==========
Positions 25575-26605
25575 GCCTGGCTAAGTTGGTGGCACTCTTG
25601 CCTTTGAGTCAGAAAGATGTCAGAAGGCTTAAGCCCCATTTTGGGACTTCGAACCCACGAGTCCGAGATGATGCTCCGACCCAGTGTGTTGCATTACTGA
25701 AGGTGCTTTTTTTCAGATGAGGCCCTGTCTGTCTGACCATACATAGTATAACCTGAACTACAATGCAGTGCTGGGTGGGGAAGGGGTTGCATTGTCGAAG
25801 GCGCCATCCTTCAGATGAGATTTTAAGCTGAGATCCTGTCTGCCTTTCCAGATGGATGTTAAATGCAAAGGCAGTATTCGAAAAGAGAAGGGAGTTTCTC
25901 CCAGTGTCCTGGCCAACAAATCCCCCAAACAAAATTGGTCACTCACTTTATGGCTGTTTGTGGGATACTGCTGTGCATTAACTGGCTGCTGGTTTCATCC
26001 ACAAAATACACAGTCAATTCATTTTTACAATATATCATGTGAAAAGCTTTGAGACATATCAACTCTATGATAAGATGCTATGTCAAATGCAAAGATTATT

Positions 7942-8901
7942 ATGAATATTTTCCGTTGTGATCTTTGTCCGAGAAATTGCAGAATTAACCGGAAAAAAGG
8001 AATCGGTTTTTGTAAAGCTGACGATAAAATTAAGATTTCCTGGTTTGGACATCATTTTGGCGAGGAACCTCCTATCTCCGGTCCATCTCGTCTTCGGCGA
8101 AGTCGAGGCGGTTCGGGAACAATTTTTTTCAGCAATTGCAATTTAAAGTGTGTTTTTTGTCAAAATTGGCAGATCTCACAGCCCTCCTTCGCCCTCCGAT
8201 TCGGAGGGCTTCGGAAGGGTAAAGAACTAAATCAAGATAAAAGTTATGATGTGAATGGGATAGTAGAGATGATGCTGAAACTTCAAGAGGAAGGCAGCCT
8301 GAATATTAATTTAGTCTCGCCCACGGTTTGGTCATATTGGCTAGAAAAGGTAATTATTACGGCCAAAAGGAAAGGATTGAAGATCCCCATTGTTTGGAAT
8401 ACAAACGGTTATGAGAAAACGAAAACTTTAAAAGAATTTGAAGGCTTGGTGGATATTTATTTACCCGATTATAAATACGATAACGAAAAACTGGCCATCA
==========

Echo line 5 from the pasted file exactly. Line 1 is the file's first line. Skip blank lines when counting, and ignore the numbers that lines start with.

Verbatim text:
25801 GCGCCATCCTTCAGATGAGATTTTAAGCTGAGATCCTGTCTGCCTTTCCAGATGGATGTTAAATGCAAAGGCAGTATTCGAAAAGAGAAGGGAGTTTCTC